The distance between God, the Creator, and the being of his creatures is infinite; dissimilitude is ever greater than similitude (cf. DS 806). Nevertheless in the whole difference between Creator and creatures an analogy exists between the created being and the being of the Creator, which enables us to speak about God with human words.

S
aint Thomas not only based the doctrine of analogy on exquisitely philosophical argumentation but also on the fact that with the Revelation God himself spoke to us and therefore authorized us to speak of him.

I consider it important to recall this doctrine. In fact, it helps us get the better of certain objections of contemporary atheism which denies that religious language is provided with an objective meaning and instead maintains that it has solely a subjective or merely emotional value.

This objection derives from the fact that positivist thought is convinced that man does not know being but solely the functions of reality that can be experienced.

With S
aint Thomas and with the great philosophical tradition we are convinced that, in reality, man does not only know the functions, the object of the natural sciences, but also knows something of being itself for example, he knows the person, the You of the other, and not only the physical and biological aspect of his being.

In the light of this teaching of S
aint Thomas theology says that however limited it may be, religious language is endowed with sense because we touch being like an arrow aimed at the reality it signifies.

This fundamental agreement between human reason and Christian faith is recognized in another basic principle of Aquinas' thought.

Divine Grace does not annihilate but presupposes and perfects human nature. The latter, in fact, even after sin, is not completely corrupt but wounded and weakened.

Grace, lavished upon us by God and communicated through the Mystery of the Incarnate Word, is an absolutely free gift with which nature is healed, strengthened and assisted in pursuing the innate desire for happiness in the heart of every man and of every woman. All the faculties of the human being are purified, transformed and uplifted by divine Grace.

An important application of this relationship between nature and Grace is recognized in the moral theology of S
aint Thomas Aquinas, which proves to be of great timeliness.

At the centre of his teaching in this field, he places the new law which is the law of the Holy Spirit. With a profoundly evangelical gaze he insists on the fact that this law is the Grace of the Holy Spirit given to all who believe in Christ.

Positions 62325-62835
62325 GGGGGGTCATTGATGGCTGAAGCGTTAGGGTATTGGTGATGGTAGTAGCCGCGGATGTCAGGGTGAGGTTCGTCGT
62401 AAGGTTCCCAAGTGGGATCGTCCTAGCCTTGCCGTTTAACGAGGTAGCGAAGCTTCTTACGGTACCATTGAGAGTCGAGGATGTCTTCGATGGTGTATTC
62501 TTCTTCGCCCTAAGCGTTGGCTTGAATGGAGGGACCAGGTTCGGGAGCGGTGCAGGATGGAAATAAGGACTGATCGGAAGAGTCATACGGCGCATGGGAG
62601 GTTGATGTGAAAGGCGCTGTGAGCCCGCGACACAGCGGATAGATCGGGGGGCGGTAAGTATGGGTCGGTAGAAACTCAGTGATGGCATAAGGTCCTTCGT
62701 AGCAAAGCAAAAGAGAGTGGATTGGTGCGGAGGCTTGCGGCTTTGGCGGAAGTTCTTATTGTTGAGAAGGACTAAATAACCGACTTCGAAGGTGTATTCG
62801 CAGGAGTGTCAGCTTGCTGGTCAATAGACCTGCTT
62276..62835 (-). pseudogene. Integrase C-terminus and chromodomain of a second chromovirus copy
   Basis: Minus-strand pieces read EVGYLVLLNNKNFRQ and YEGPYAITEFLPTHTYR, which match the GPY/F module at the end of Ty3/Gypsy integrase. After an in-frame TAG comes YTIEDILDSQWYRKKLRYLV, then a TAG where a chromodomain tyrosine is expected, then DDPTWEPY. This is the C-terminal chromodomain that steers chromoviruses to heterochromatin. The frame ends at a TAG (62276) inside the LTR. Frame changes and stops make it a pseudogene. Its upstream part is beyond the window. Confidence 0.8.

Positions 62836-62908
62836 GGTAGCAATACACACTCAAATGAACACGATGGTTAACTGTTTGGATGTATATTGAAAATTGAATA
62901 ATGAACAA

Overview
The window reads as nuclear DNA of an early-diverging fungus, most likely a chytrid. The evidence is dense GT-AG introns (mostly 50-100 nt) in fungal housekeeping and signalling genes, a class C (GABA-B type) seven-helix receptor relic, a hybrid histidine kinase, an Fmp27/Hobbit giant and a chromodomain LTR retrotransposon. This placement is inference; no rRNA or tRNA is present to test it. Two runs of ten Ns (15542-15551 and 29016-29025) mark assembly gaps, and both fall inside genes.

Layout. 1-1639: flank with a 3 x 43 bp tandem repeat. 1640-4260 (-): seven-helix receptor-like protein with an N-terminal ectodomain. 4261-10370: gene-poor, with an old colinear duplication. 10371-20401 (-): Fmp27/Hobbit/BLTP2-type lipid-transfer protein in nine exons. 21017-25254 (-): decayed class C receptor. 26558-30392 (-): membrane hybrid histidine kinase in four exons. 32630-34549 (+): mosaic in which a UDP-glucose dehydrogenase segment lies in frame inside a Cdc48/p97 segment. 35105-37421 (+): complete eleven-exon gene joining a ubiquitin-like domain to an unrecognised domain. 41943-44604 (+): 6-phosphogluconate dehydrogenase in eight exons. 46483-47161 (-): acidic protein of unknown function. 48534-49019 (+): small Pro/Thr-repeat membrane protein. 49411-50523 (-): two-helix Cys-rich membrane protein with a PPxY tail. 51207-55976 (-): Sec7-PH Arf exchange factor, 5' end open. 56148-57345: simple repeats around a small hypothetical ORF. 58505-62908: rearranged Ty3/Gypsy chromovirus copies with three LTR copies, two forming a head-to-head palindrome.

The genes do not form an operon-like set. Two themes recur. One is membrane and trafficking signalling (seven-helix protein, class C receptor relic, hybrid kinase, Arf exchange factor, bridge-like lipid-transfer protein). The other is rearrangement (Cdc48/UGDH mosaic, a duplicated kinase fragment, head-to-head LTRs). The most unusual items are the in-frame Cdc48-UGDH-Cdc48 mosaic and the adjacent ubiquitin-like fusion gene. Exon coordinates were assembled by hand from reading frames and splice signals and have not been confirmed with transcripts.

The written and oral teaching of the doctrinal and moral truths transmitted by the Church is united to this Grace.

S
aint Thomas, emphasizing the fundamental role in moral life of the action of the Holy Spirit, of Grace, from which flow the theological and moral virtues, makes us understand that all Christians can attain the lofty perspectives of the "Sermon on the Mount", if they live an authentic relationship of faith in Christ, if they are open to the action of his Holy Spirit.

However, Aquinas adds, "Although Grace is more efficacious than nature, yet nature is more essential to man, and therefore more enduring" (Summa theologiae, Ia-IIae, q. 94, a. 6, ad 2), which is why, in the Christian moral perspective, there is a place for reason which is capable of discerning natural moral law. Reason can recognize this by considering what it is good to do and what it is good to avoid in order to achieve that felicity which everyone has at heart, which also implies a responsibility towards others and, therefore, the search for the common good.

In other words, the human, theological and moral virtues are rooted in human nature.

Divine Grace accompanies, sustains and impels ethical commitment but, according to S
aint Thomas, all human beings, believers and non-believers alike, are called to recognize the needs of human nature expressed in natural law and to draw inspiration from it in the formulation of positive laws, namely those issued by the civil and political authorities to regulate human coexistence.

When natural law and the responsibility it entails are denied this dramatically paves the way to ethical relativism at the individual level and to totalitarianism of the State at the political level.

The defence of universal human rights and the affirmation of the absolute value of the person's dignity postulate a foundation. Does not natural law constitute this foundation, with the non-negotiable values that it indicates?

Venerable John Paul II wrote in his Encyclical Evangelium Vitae words that are still very up to date: "It is therefore urgently necessary, for the future of society and the development of a sound democracy, to rediscover those essential and innate human and moral values which flow from the very truth of the human being and express and safeguard the dignity of the person: values which no individual, no majority and no State can ever create, modify or destroy, but must only acknowledge, respect and promote" (n. 71).

To conclude, Thomas presents to us a broad and confident concept of human reason: broad because it is not limited to the spaces of the so-called "empirical-scientific" reason, but open to the whole being and thus also to the fundamental and inalienable questions of human life; and confident because human reason, especially if it accepts the inspirations of Christian faith, is a promoter of a civilization that recognizes the dignity of the person, the intangibility of his rights and the cogency of his or her duties.